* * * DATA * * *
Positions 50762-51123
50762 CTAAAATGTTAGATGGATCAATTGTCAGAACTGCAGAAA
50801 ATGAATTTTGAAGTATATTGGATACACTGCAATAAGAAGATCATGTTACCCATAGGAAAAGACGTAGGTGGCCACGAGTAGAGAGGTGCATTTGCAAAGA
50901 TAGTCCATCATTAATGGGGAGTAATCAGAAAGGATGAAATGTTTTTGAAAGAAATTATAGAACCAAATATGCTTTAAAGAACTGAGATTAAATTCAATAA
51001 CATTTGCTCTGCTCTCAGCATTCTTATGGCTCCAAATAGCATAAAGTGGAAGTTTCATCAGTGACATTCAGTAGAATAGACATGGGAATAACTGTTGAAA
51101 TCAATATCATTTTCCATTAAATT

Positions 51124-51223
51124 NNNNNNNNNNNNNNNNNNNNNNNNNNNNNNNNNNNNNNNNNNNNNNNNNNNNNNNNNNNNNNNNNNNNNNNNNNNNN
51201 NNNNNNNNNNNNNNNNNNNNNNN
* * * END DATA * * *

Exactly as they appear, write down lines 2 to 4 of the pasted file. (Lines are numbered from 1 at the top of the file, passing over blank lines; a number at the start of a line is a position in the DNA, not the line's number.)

50762 CTAAAATGTTAGATGGATCAATTGTCAGAACTGCAGAAA
50801 ATGAATTTTGAAGTATATTGGATACACTGCAATAAGAAGATCATGTTACCCATAGGAAAAGACGTAGGTGGCCACGAGTAGAGAGGTGCATTTGCAAAGA
50901 TAGTCCATCATTAATGGGGAGTAATCAGAAAGGATGAAATGTTTTTGAAAGAAATTATAGAACCAAATATGCTTTAAAGAACTGAGATTAAATTCAATAA